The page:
It is believed that in high prevalence areas, the female to male heartworm ratio skews to favor females at low infection intensities, thus male-only infections are uncommon and therefore an extremely unlikely cause of false negative antigen results [23]. However, a study conducted in the same northcentral Florida area showed a high necropsy prevalence of heartworm of 35.6% among shelter dogs, but similar ratios of female to male single sex infections with 13.7% females (8/58), 12.1% males (7/58), and 12.1% (7/58, 3 female and 4 male) for immature heartworms [22]. Two studies using serum from verified natural infections showed antigen sensitivity for female-only infections, improving from 78.3% to 100% and 62.5% to 100% in both studies, and male-only infections increasing from 22.2% to 77.8% and from 28.5% to 85.8%, following heat ICD [22,24]. In these studies, it is likely that immune complex formation resulting from a high ratio of specific antibodies to target antigens prevented the initial detection of the heartworm antigen released by the mature male heartworms [25,26,27,28]. The ability of antigen tests to detect male heartworms has not been thoroughly evaluated since the mid-1990s.
The detection of mature male-only heartworms using commercial heartworm antigen tests should be re-evaluated due to conflicting results between studies using samples from naturally acquired infections and those of experimentally transplanted infections. A re-evaluation is further supported by the recently observed high proportion of male infections and similar frequency of female- and male-only infections in a high prevalence area and reported improved detection following heat ICD. This study evaluated the extent to which male-only heartworm infections are detectable, before and after heat ICD, using two patient side antigen tests and a microtiter well-based commercial antigen test using archived canine sera of necropsy verified male-only heartworm infections.

2. Results

A total of 38 archived canine serum samples had enough serum for evaluation on all three tests. Sensitivity for the heartworm antigen from mature male-only heartworm infections before and after heat ICD improved from 8/38 (21.1%) to 24/38 (63.2%) for DCK HW, from 9/38 (23.7%) to 19/38 (50.0%) for WIT HW, and from 7/38 (18.4%) to 11/38 (28.9%) using SNP HW. Nine additional samples were tested only using the DCK HW due to the available serum volume. Considering these additional samples for the DCK HW, sensitivity for the heartworm antigen before and after heat ICD was 8/47 (17.0%) and 24/38 (61.7%), respectively. Infections with immature male heartworms were not detected by any of the tests. Significant increases in sensitivity for male heartworm infection following heat ICD (n = 38) were demonstrated for DCK HW (+42.1%, p < 0.0001) and WIT HW (+26.3%, p = 0.0020), but not for the SNP HW (+10.5%, p = 0.1250) (Table 1). Considering the nine additional samples tested using the DCK HW, a significant increase in sensitivity for the heartworm antigen following heat ICD (n = 47) was observed (+44.7%, p < 0.0001) (Table 1). None of the samples evaluated had microfilariae of D. immitis and three dogs had detectable microfilariae of Acanthocheilonema reconditum; all three seroconverted from negative to positive following heat ICD. The age of samples, number of mature male heartworms, or combined effects showed no significant effect on heartworm antigen detection assessed using multiple logistic regression before or after heat ICD for all the antigen tests.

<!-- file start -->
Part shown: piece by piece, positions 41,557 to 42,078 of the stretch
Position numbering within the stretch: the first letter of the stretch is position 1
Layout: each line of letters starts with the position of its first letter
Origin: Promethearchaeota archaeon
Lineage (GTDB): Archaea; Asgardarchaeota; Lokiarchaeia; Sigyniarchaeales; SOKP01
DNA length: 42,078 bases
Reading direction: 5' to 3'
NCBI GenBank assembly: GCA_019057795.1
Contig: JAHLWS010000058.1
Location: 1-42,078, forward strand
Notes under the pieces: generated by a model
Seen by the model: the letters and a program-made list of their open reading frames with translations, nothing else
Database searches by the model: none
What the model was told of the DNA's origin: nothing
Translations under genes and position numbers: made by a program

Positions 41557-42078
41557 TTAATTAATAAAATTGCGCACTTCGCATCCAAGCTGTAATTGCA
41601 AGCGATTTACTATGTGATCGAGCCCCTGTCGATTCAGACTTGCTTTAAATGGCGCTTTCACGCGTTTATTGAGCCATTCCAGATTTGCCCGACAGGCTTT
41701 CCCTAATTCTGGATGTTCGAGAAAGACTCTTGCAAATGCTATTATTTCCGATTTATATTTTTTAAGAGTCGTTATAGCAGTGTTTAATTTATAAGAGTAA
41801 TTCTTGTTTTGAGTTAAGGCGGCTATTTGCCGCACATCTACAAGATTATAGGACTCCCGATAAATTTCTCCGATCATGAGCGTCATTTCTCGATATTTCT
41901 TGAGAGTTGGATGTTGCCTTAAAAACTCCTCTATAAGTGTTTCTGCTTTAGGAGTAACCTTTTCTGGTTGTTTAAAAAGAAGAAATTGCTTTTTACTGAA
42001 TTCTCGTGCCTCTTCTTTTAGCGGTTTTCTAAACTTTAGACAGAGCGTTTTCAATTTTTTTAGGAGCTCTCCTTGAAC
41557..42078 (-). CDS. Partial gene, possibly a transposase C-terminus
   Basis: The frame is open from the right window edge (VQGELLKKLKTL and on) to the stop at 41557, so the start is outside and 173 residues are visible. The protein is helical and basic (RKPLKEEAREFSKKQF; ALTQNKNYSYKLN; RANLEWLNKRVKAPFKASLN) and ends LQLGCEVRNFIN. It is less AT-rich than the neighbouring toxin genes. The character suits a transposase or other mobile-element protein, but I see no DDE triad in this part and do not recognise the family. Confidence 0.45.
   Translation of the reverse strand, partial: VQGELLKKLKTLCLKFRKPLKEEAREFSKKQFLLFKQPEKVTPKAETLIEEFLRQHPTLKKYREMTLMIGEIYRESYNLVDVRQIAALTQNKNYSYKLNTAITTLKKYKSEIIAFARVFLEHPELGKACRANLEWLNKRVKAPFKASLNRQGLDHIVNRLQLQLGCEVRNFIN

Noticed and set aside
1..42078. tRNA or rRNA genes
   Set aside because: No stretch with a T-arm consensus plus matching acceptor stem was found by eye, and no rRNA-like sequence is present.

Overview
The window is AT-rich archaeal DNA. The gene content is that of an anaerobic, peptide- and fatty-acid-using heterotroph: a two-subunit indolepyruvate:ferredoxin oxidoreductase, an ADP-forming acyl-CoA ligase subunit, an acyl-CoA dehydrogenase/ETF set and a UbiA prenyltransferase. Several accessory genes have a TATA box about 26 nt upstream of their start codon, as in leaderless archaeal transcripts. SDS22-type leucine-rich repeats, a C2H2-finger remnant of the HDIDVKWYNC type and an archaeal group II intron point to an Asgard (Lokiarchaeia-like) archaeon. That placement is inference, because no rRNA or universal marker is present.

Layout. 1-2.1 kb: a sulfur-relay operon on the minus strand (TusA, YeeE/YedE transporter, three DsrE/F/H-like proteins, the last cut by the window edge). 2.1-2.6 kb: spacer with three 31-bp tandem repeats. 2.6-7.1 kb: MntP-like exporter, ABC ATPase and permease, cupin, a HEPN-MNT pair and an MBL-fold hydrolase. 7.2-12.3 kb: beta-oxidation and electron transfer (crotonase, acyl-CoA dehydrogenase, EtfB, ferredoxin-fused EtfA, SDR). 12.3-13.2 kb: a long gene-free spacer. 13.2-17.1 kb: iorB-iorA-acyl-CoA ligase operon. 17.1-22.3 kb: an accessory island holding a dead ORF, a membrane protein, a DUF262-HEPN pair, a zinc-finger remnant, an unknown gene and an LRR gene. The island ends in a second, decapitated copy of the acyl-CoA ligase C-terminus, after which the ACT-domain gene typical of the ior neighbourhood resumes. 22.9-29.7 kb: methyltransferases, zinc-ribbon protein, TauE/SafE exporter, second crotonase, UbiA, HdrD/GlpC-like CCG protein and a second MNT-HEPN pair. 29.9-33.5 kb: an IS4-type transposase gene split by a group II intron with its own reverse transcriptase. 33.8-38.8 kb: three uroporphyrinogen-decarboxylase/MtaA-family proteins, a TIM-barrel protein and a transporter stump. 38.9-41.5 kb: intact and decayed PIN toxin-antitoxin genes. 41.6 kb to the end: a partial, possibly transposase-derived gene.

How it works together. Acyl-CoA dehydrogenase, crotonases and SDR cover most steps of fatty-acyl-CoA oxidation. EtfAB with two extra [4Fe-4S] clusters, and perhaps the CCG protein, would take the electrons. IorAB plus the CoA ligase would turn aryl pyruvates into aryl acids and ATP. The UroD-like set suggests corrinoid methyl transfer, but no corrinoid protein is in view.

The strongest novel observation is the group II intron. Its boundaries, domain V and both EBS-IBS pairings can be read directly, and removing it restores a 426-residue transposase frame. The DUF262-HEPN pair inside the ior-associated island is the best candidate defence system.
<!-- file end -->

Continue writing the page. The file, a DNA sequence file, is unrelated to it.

3. Discussion

The results of this study demonstrate improved detection of mature male-only heartworm infections following heat ICD of canine serum. Prior to heat ICD, the tests evaluated here initially detected 17.0–23.7% of mature male-only infections, increasing to 28.9–63.2% following heat ICD (Table 1). This increase in detection of mature male heartworms is due to the dissociation of immune complexes through the heat denaturation of antibodies [25,26,27,28]. Currently, there is no way to differentiate or estimate the number or sex of the worms present in a dog with a positive antigen test, and no assumptions should be made based on weak versus strong antigen intensity pre- or post-heat ICD, as both low and high intensity heartworm infections can have a low detectable antigen, which is a factor of both the age, potential prophylaxis, and/or treatment history of infections [24,27,29]. These data of detectable male-only infections, generally characterized by low antigen levels, may provide additional context for interpretation of previous reports indicating short treatment duration to achieve no antigen detected, seen for some but not all dogs, during non-arsenical adulticidal studies using naturally infected dogs [22,30,31]. Additionally, detection of these occult, single sex heartworm infections post-ICD may also explain scenarios of suspected cross-reactivity to other parasites due to post-heat ICD positive antigen detection, in the absence of knowing the true D. immitis infection status in amicrofilaremic asymptomatic dogs from D. immitis endemic areas [22,32].